In its latest iteration, the NS has improved significantly in terms of handling, braking, and safety. Moreover, this package does not exact an eye-watering premium. The new NS 200 costs Rs 1.47 lakh (ex-showroom) and continues to be an exciting motorcycle even today. 

Bajaj Pulsar NS 160

The Bajaj Pulsar NS 160 has always been a motorcycle that is just right for beginners to join the “NS” ranks. Featuring its larger sibling’s looks and an engine that is both easier to manage and somewhat frugal in town, it offers a best-of-both-worlds proposition. During this round of upgrades, the NS 160 has also received the same ones as the NS 200.

Once again, the styling remains identical to the previous-generation motorcycle, different only due to the latest graphics. The absence of a radiator is otherwise the only thing to tell this motorcycle apart from its larger sibling because, with the new wheels, both motorcycles are now running the same tyre sizes. So, just like the 200, this one also has enough character to pull off the butch stance that is subtly amplified by the addition of the USD fork.

The instrument console of the NS 160 has been updated as well to match the features offered by the 250 Pulsars. Gear position indicator, distance-to-empty, and real-time fuel efficiency are among the new readouts in this update. The riding position remains unaltered: a comfortable and upright stance with a hint of sportiness.

Power for the NS 160 comes from a 160.3-cc, four-valve, air-cooled (with oil-cooler), single-cylinder engine that develops 17.3 hp at 9,000 rpm and a peak torque of 14.6 Nm at 7,250 rpm. It is mated to a five-speed transmission. The engine characteristics remain the same with a strong mid-range and free-revving nature. It is also decently frugal; Bajaj claim as much as 45 km/litre in terms of fuel efficiency.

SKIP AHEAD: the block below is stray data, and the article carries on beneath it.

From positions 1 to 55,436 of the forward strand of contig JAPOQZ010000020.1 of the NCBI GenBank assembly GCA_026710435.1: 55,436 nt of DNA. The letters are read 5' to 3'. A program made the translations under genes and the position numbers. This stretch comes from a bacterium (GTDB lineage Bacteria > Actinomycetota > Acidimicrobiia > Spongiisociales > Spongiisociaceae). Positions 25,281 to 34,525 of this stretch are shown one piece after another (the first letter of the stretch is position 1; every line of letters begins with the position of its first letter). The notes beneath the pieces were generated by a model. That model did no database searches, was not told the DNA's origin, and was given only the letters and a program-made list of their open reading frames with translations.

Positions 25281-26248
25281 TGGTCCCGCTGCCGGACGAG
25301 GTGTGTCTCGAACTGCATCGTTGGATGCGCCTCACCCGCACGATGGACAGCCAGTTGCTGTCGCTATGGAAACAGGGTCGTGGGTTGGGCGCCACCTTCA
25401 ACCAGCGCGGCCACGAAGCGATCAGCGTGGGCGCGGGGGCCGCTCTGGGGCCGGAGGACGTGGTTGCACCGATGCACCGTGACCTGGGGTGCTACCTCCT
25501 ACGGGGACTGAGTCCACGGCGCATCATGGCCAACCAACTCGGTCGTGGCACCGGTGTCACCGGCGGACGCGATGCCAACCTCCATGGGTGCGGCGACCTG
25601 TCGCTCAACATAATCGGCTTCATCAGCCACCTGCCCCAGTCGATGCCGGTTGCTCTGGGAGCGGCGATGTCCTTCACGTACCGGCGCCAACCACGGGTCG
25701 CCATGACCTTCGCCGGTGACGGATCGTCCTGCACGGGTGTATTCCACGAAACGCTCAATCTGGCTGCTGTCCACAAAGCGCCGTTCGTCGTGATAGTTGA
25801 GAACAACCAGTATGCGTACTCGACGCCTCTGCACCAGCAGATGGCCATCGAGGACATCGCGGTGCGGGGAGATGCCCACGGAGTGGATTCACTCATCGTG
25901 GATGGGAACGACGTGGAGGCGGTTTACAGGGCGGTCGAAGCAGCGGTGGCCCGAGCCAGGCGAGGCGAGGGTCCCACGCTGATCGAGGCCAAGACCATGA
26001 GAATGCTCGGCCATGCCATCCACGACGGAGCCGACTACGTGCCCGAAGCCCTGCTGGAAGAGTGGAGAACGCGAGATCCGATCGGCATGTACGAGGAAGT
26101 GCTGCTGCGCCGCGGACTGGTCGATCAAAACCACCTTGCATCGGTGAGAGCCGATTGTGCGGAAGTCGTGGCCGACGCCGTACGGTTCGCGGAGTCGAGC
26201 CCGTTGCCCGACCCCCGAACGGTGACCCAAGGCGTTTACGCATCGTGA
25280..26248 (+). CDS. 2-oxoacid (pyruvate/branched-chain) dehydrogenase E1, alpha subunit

Unlike the NS 200, the addition of the USD fork, new wheels, and new tyres have actually increased the weight of the NS 160. This motorcycle is now a kilogram heavier than its predecessor but the effect of this increase is barely noticeable in the overall handling. That is probably because it now handles slightly better than before. The USD fork adds to composure while cornering and improves stability while braking, allowing the rider to exploit the motorcycle’s limits with greater confidence.

Although it shares most of its chassis with its larger sibling, the swing-arms are different and this one gets the longer unit, giving it a slightly longer wheelbase (1,372 millimetres). So, while it is quite stable in a straight line, it is not as agile as the NS 200. The new 300-mm disc at the front and 230-mm disc at the rear provide remarkable stopping power and, thankfully, they are now supplemented by the safety of dual-channel ABS as standard, which is a step in the right direction.

These new updates are significant for the NS range, no doubt, but I feel they are most crucial for the NS 160 because it instantly elevates this motorcycle’s position in its segment. With all of these changes, the NS 160 costs Rs 1.35 lakh (ex-showroom) and, honestly, that is a reasonable price for the kind of kit on offer.

Also Read: Ducati Diavel V4 Review

Leave a Comment